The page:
Interesting stuff David and it sure sounds like Black Bart. Wells Fargo was established in 1852 so that checks out and Butte County is not too far from Sacramento so that makes sense. Sacramento also had newspapers back in the day and I'm wondering if anything else can be gathered as there should be a source for New Orleans carrying the story.
As you know there were not that many Union soldiers who went off to war for the $13.00 per month pay as a private. It was more patriotic I suppose more than any other reason enlisting early in the war.
Could the gentleman bandit have had a sense of patriotic duty? Being born in England and being successful in robberies in California seems to promote your theory on Black Bart not being the same Union soldier as Charles E. Boles.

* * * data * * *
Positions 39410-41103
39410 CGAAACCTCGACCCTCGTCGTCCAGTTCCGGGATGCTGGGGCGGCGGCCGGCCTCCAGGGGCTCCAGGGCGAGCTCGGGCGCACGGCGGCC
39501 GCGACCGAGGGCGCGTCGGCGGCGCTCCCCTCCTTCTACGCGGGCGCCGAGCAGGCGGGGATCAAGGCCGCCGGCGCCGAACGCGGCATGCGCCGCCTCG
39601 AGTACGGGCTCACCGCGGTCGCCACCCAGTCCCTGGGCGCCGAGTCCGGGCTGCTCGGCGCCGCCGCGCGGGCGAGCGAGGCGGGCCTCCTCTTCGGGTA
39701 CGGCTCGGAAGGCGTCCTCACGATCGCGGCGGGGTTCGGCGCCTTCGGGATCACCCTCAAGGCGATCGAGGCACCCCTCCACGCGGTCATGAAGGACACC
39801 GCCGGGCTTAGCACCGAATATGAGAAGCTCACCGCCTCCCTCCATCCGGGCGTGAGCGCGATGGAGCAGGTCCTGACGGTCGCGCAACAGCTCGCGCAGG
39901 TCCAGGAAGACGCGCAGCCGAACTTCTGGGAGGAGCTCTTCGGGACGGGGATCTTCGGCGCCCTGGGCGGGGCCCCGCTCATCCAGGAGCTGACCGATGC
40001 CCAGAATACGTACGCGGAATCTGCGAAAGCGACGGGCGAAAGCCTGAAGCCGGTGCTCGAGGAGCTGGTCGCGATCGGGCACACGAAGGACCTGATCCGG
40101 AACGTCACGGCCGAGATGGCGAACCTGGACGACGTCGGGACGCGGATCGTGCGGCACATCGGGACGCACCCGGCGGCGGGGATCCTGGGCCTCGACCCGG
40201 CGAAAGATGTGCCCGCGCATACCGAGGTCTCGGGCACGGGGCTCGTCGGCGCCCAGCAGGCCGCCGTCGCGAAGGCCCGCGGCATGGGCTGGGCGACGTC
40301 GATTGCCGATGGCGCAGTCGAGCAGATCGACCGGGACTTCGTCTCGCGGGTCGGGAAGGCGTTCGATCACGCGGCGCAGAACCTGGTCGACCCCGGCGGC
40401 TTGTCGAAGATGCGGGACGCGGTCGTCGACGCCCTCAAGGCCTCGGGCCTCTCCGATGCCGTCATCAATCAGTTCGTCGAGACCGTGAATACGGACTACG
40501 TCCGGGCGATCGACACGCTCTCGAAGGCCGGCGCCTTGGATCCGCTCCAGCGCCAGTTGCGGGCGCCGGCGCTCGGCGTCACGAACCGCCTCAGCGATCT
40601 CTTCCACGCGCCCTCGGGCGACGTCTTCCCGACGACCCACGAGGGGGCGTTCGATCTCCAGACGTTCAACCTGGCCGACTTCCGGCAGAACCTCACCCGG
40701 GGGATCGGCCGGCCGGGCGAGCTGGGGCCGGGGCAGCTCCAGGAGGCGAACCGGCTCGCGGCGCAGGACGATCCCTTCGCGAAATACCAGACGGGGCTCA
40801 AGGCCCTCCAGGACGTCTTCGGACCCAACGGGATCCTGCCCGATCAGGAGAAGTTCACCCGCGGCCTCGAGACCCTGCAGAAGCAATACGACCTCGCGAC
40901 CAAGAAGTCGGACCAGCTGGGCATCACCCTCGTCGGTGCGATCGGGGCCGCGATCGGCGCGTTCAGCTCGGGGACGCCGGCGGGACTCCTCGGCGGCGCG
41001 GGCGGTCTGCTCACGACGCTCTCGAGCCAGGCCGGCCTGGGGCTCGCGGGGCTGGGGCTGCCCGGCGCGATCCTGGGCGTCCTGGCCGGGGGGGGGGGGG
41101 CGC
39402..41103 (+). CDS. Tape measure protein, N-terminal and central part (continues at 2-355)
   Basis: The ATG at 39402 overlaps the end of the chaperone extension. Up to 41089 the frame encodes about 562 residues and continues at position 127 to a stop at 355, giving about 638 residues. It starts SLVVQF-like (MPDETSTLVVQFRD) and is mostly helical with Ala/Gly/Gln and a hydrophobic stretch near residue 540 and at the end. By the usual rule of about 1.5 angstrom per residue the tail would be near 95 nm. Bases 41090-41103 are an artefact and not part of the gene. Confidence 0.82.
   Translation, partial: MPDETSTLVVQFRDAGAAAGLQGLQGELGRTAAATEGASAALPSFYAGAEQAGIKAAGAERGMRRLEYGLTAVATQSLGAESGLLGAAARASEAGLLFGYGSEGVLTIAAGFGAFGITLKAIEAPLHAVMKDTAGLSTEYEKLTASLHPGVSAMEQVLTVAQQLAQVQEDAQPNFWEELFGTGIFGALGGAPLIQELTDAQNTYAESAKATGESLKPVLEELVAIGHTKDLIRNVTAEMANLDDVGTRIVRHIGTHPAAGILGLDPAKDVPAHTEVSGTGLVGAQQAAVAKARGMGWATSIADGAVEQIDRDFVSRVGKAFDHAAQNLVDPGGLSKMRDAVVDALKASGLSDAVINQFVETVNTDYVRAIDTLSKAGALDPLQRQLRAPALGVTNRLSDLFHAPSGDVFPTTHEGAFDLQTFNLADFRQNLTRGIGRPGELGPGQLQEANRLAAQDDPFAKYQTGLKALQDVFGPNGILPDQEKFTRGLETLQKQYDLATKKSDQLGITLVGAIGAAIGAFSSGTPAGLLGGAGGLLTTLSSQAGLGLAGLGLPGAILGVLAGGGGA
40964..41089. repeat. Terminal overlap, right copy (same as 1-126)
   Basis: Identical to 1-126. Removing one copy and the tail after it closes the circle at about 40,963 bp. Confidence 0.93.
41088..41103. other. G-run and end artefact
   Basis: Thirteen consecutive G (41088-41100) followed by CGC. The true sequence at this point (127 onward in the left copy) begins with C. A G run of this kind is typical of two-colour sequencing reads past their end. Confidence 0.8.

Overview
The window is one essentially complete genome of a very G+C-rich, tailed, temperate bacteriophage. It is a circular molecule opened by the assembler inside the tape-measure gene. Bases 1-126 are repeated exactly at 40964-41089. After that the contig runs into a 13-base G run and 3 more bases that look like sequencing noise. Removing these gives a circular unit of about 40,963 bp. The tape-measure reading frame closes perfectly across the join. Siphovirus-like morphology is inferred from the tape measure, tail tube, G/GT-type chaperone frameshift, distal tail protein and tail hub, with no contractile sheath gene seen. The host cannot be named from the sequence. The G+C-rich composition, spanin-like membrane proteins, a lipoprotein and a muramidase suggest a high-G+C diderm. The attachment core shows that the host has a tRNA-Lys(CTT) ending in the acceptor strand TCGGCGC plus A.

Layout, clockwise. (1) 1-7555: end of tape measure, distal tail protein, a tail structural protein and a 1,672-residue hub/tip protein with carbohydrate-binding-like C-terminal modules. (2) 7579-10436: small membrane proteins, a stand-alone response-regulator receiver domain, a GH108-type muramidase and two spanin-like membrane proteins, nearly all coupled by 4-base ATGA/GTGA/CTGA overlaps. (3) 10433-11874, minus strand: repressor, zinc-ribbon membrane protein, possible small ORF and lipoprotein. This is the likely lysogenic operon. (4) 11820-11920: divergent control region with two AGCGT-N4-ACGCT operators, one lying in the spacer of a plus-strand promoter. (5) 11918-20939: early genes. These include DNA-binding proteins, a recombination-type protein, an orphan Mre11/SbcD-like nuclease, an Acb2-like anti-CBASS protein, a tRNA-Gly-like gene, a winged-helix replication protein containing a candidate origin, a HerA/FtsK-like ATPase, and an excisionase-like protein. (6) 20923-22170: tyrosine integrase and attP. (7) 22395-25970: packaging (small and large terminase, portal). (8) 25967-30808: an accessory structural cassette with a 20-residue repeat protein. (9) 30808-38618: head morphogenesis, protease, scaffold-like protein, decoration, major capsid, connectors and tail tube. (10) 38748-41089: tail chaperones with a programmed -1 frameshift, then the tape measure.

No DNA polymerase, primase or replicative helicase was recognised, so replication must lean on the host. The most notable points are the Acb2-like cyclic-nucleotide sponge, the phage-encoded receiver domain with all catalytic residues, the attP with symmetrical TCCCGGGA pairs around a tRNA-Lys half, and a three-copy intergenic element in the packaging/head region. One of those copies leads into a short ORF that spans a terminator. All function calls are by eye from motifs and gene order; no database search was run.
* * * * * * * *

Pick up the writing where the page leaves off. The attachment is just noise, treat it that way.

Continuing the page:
But the soldier Charles E. Boles just seems to disappear after his discharge in Washington.
And there does still seem to be a gap if this is the same man listed as robbing a stage coach as reported in a newspaper article August of 1860 and then another Charles E. Boles enlisting in August of 1862 in Illinois. There was enough time to cover the trip back to Illinois.
Sherman's Yankee's who made the March to the Sea were walkers. I remember reading about the Grand Review in Washington and people noting the long strides of Sherman's bummers. And from the accounts I've read say that Black Bart's method of robbery was on foot. For what ever reason Black Bart did not ride horses as a rule.
You could be correct David about the two Charles E. Boles not being the same man. I don't know where the family Bible is that was reported by detective Hume but it would be interesting to find out.